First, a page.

Embattled Venezuela president ‘ready to negotiate’ with opposition

Embattled Venezuela president ‘ready to negotiate’ with opposition

The rival marches will take place in different districts of a tense Venezuelan capital.

FILE PHOTO: Venezuela's President Nicolas Maduro attends a military exercise in in Caracas, Venezuela February 1, 2019.

Major European countries have set a Sunday deadline for Maduro to call snap presidential elections.

U.S. National Security Adviser John Bolton has tweeted that the United States plans to send humanitarian aid to Venezuela despite President Nicolas Maduro's refusal to accept aid.

Guaido told CNN that he was appreciative of the USA support, which included a phone call Wednesday from President Donald Trump, adding that he has also spoken with a number of other world leaders.

Asked whether he has had any talks with Maduro, Guaido said simply: "No".

The military and security forces have so far been Maduro's main pillar of support, but there have been signs of unrest in the ranks.

President Nicolas Maduro is facing the hardest challenge to his rule after being accused of election fraud and overseeing a deep economic collapse.

Speaking at a pro-regime demonstration marking 20 years since his predecessor Hugo Chavez came to power, Maduro ignored those demands and instead reiterated his call to bring forward parliamentary elections slated for the end of 2020 to this year. He mentioned Mexico, Uruguay, Bolivia, the Vatican and Russian Federation.

More than 40 people are believed to have been killed in political violence last week, including 26 shot by pro-Government forces, five killed in house raids and 11 during looting, United Nations human rights spokesman Rupert Colville said.

The worldwide heave against Maduro's leftist regime came after weeks of behind-the-scenes diplomacy including secret talks in Washington between Guaido and U.S. officials.

Maduro has been in charge since 2013 but his re-election in May was branded illegitimate by the European Union, United States and Organisation of American States.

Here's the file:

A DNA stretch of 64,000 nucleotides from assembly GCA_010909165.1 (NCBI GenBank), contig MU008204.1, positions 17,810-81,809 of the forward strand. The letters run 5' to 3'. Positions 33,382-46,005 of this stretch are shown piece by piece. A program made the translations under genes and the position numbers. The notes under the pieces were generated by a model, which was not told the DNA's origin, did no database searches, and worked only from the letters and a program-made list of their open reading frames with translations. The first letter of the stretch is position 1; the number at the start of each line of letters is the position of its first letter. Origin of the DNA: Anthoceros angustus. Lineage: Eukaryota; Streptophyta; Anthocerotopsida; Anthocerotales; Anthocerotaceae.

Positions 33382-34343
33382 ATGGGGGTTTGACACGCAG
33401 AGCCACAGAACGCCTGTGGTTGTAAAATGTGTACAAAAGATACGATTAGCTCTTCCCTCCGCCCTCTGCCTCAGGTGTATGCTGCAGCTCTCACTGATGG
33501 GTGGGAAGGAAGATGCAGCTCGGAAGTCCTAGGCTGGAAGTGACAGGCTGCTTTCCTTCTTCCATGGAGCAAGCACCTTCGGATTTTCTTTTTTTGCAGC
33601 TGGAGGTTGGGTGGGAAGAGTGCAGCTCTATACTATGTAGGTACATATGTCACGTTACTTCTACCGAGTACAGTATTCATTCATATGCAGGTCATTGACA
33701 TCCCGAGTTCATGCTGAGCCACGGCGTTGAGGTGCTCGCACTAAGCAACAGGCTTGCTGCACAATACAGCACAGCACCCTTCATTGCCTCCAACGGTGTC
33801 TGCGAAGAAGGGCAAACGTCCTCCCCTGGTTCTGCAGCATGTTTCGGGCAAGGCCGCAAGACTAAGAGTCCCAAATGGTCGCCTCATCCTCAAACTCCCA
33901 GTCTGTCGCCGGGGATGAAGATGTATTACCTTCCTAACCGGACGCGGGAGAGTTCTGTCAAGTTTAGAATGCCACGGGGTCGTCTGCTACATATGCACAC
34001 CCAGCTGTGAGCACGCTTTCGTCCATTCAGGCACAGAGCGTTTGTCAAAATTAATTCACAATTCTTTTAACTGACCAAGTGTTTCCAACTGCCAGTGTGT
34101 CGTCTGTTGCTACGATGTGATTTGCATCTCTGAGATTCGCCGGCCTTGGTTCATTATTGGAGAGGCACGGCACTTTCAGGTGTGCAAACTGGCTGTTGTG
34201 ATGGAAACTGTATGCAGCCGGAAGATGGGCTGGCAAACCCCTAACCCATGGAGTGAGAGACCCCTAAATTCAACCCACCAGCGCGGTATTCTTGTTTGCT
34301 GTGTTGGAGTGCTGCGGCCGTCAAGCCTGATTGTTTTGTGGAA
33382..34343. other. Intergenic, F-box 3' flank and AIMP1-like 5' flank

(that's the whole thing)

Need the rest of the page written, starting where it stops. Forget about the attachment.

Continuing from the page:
Meanwhile, US Vice President Mike Pence on Friday once again threatened Maduro while addressing a gathering in Miami, saying it is time for him to step down. "This is time for action", the vice president said.

But that offer has been rejected by Guaido, who describes it as a ploy by the Maduro administration to buy time. President of Mexico and Uruguay have jointly called a conference in Montevideo next Thursday for neutral countries to discuss the crisis.

Previous negotiations all had the same "unsatisfactory result", Guaido wrote.

Maduro's adversaries say he has run roughshod over democratic institutions and destroyed the once-buoyant economy through a corruption-riddled exchange control system and arbitrary nationalizations. "They're not going to succeed in intimidating this Venezuelan family".

Under Maduro's stewardship, oil-dependent Venezuela has lurched into an economic crisis that has left the country with hyperinflation and shortages of food and medicine.

"In the next few days, we will be asking for your help to go get this aid", Guaido said, asking the armed forces to allow a humanitarian corridor.

The military high command, led by Defense Minister Vladimir Padrino, has sworn absolute loyalty to Maduro despite signs of unrest within the ranks.

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